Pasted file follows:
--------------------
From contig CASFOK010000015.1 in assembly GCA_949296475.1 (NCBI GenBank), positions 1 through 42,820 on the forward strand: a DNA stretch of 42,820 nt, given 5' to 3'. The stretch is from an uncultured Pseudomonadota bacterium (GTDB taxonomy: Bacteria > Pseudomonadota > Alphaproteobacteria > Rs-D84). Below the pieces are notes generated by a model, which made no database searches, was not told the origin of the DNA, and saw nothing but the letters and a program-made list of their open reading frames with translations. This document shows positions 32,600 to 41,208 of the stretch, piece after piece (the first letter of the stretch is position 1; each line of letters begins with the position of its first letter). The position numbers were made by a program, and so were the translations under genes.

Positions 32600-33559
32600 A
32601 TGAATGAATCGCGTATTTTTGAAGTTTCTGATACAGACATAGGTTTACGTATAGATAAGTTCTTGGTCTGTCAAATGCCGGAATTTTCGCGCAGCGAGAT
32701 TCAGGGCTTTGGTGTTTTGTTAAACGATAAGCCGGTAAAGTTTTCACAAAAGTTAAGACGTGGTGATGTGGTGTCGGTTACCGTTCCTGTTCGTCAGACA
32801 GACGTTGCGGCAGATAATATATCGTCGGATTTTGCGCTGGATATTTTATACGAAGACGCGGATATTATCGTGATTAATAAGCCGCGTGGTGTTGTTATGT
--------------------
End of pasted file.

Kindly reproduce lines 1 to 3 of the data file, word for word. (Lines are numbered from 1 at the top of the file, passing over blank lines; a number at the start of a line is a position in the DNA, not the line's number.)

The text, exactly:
From contig CASFOK010000015.1 in assembly GCA_949296475.1 (NCBI GenBank), positions 1 through 42,820 on the forward strand: a DNA stretch of 42,820 nt, given 5' to 3'. The stretch is from an uncultured Pseudomonadota bacterium (GTDB taxonomy: Bacteria > Pseudomonadota > Alphaproteobacteria > Rs-D84). Below the pieces are notes generated by a model, which made no database searches, was not told the origin of the DNA, and saw nothing but the letters and a program-made list of their open reading frames with translations. This document shows positions 32,600 to 41,208 of the stretch, piece after piece (the first letter of the stretch is position 1; each line of letters begins with the position of its first letter). The position numbers were made by a program, and so were the translations under genes.

Positions 32600-33559
32600 A